Ex-colleagues of Lord David Lipsey have reacted furiously to the reasons he gave for quitting his role as chairman of the Financial Services Consumer Panel (FSCP) after only six months.
Members say they have been misrepresented by Lipsey, who accused them of refusing a more active role in protecting consumers following his resignation last week.
Advisers will be dismayed to hear of the level of infighting at the panel which they pay for through FSA fees.
The FSA announced Lipsey's exit on 28 November saying it and other FSCP members disagreed with the Labour peer's vision for the future of the panel.
But FSCP member Tony Hetherington says expanding the panel's role and increasing its budget had never been discussed, and criticised Lipsey for his stand-off approach.
"On many occasions he [Lipsey] didn't discuss things with the panel, preferring to rubber-stamp projects by himself," Hetherington says.
"There was a major split in the panel, and I think five or six members might have been forced to leave by the end of the year. He told me I should consider my position."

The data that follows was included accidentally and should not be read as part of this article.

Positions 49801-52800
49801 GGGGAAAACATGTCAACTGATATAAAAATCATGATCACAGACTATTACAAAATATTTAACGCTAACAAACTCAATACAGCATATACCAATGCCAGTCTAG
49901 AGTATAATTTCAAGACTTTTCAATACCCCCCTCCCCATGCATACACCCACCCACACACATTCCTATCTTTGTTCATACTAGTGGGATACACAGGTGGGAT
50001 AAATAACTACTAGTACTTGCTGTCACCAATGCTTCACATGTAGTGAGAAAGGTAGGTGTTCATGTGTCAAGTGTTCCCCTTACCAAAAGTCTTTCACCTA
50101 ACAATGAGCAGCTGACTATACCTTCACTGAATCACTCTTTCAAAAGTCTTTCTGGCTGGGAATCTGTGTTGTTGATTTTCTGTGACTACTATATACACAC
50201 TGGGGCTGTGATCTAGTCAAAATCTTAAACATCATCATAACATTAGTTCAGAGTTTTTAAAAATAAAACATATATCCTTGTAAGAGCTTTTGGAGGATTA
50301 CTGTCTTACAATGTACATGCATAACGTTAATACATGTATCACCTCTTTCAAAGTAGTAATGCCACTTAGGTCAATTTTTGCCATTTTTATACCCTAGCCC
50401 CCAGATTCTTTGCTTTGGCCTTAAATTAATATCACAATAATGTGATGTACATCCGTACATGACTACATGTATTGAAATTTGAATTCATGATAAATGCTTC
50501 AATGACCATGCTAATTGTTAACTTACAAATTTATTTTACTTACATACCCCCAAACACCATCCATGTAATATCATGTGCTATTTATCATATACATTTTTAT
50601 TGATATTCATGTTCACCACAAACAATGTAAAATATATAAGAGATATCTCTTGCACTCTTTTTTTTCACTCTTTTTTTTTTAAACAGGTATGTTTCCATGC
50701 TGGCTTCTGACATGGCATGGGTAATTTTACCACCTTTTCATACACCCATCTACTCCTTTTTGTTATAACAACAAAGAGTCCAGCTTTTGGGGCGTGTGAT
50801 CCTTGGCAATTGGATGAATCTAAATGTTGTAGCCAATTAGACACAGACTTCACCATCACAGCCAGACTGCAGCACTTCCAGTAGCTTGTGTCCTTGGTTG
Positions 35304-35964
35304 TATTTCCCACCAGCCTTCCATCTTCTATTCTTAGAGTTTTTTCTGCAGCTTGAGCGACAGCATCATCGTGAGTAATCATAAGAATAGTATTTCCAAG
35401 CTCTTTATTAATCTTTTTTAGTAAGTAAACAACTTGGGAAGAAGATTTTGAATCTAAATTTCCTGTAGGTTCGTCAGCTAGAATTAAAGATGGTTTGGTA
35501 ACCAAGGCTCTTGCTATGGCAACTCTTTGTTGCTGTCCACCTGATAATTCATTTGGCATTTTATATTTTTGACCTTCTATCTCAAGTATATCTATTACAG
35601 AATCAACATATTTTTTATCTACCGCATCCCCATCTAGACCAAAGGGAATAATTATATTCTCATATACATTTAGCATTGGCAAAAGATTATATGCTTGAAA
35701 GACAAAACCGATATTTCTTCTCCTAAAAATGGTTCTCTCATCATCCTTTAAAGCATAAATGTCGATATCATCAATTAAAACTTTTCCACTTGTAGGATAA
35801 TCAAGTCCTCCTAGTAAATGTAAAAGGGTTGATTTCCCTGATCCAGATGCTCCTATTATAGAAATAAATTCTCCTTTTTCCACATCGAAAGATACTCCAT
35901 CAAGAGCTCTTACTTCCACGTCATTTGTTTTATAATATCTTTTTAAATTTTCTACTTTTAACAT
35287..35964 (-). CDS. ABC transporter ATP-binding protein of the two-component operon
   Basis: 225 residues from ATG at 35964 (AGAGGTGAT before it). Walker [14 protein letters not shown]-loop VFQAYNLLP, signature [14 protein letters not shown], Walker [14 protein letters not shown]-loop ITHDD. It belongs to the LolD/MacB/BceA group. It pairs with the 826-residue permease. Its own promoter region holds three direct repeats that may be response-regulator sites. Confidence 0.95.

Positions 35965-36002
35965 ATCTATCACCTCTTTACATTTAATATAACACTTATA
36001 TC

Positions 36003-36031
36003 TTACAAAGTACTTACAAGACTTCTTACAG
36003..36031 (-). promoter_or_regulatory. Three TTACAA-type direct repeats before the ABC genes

Acting FSCP chair Adam Phillips says the panel discussed reviewing the Financial Services and Markets Act (FSMA) when Lipsey joined in July but opted to wait until major projects, including the RDR, had been completed.
"When Lipsey joined, he proposed reviewing FSMA, but there were so much to do at that time the panel decided to wait until January," he says. "We had yet to discuss whether increased resources or staff would be necessary."
Philips also refutes suggestions the FSA was in the process of reducing the resources available to the panel, saying the issue was being discussed at the time Lipsey stepped down.
He adds Lipsey found it difficult to get the panel to reach a consensus, particularly compared with his predecessor John Howard.
"I think he got off on the wrong foot with many panel members, myself included, when he criticised our work in a newspaper interview before taking office," Philips says.
However, Lipsey stands by his claim the panel would not accept the wider role he proposed for them, adding he struggled to maintain working relationships with some members.
"I felt I had a mandate for change but some did not want a wider role," he told IFAonline. "I could not continue to run the panel with its existing narrow focus."
Contact: John Bakie, Tel: 020 7484 9805, e-mail: [email protected]IFAonline
Succeeding co-founder Simon Rogerson
Janus Henderson Global Dividend Index
More than 10 million shares allocated
Long-term strategic holding
What made financial headlines over the weekend?